“Feeling hot, hot, hot!”
This heatwave has really caused a bit of a meltdown in my reading habits. I took a vow a few years ago not to confine my reading to – well, to re-reading. I was especially severe on myself for re-reading books that aren’t actually all that wonderful in the first place. Re-reading Jane Austen, George Eliot and even Barbara Pym was acceptable, but not my favourite forgotten best-sellers of the 1920’s and ’30s like Kathleen Norris, nor those children’s novels that I’d read to death back when I was actually a child. Like the Anne of Green Gables books.
Well, this week, in the heat, I’ve been on a L.M.Montgomery binge. Not the Annes, though; I’m saving those. I started on the three Emily books – Emily of New Moon, Emily Climbs and Emily’s Quest. Then Jane of Lantern Hill and The Blue Castle. It’s going to be 41 degrees where I live today, and I have A Tangled Web at the ready.
I have learned to skip and skim through the long passages of purple prose. These are mostly descriptions of the landscape and the weather and the seasons. Some of them are actually quite beautiful and I imagine were genuine responses to the world around her. I have been to Prince Edward Island; it’s a gorgeous as she says it is. And on last year’s travels in Canada in spring it hit me like a groundhog to the head – this is why people in the northern hemisphere get so excited about spring. It was miraculous. But too much is too much, and Montgomery, when really worked up, lets loose with words like ‘amethystine’. But her real skill, and the thing that has kept me reading on these hot days, is her understanding of neglected, misunderstood, ignored, unloved children. And of women whose lives have been starved and stilted by righteous, tyrannical families with their notions of duty, conformity and obligation.
Little Emily’s mother married against her tribe’s wishes – and so was shunned. With her mother’s and then her father’s deaths, Emily has to be taken back into the family fold. There’s a happy ending – Emily wins the love of her adopted family, and even her stern Aunt Elizabeth comes to show affection and approval. But there are some tremendous struggles along the way. Montgomery describes so well the feelings of a young woman whose elders think they own her. That means having the right to read letters, diaries, private writings – know her thoughts – direct her energies and affections. Emily, of course (she is our heroine after all) rebels and not only gets her man, childhood sweetheart Teddy, but a college education and a career as a writer. The childhood scenes are the ones that I find most real. They seem uncannily true, and even on repeated reading – or am I just a big softie? – moving.
The Blue Castle has an adult heroine, the plain and repressed spinster Valancy Stirling. She sees herself as a failure in every way – but the most galling is her failure to attract a man. She lives at home with her cousin and mother, hedged in by a lifetime’s unwritten rules and too scared to rebel. As anyone who knows their romances can see, she’s ripe for a make-over.
It comes when she gets a diagnosis of terminal heart disease. Why not live before she dies? After a series of small rebellions – even those make her family think she’s gone mad – she leaves home to nurse the dying Cissy. She’s an old schoolmate and daughter of the local reprobate and drunk. Cissy’s had an illegitimate child and that, plus her wicked dad, put her well and truly beyond the pale.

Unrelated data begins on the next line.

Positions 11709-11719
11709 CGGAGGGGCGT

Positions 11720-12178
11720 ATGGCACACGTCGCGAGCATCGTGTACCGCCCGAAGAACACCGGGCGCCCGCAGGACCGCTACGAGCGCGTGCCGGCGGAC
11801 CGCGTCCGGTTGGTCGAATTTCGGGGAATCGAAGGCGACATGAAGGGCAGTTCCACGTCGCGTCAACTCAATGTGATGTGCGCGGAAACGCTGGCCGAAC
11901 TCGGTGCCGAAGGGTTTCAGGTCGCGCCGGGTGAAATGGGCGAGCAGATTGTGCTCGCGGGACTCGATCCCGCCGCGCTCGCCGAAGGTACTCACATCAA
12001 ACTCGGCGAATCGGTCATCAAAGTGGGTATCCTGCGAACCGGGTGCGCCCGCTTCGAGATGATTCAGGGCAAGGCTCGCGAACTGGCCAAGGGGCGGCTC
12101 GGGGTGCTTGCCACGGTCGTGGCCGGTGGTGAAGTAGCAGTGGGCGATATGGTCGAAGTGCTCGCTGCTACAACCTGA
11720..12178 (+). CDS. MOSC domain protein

But Valancy loves her, loves looking after her and even comes to feel great affections and understanding for the naughty old man. She makes friends, then falls in love with mystery man Barney Snaith and – with nothing to lose – asks him to marry her. Her life from then on is pure, improbable and satisfying romantic fiction. The plain heroine blossoms into a happy, sensual woman. She and her husband are lovers and pals – they’re outsiders, living on a beautiful island in a lake, away from oppressive community obligations.
They’ve got enough money for a simple and happy life; when it’s revealed the mystery man Barney is the estranged son of a patent medicine millionaire, they’ve got more than enough. As novel ends, after a minor hitch – it turns out the diagnosis was mistaken (and she’s going to live after all!) – they’re planning to travel the world
All good fun and famously accidentally plagiarised by Colleen McCullough for her The Ladies of Missolonghi – but it’s the first chapters, which show her hideously humdrum life as an unmarried daughter living at home with a monster mother, which are the real meat in the novel. The author knew about the lives of unwanted and unloved children from personal experience; I can’t help thinking that she knew about the death-in-life of the ageing spinster as well.
Her early days were very like those of her child heroines. Her mother died when she was 21 months old, her father left for the North West Territories and she was brought up by her harsh, unloving grandparents. She worked as a schoolteacher and began to have stories published; she married, when she was 37, Ewen McDonald. He was a minister. They had three sons, one of whom was stillborn. I’d love to think that the author had her own happy ending, but sadly she didn’t. She suffered from depression and perhaps it was no wonder, for she had to cope with motherhood, the demands of her husband’s career and church life, her writing life and her husband’s mental illness – he was prey to religious melancholia. She nursed him for decades. She died, in 1942. From a note she left, it seems possible she committed suicide. So she never found her Blue Castle.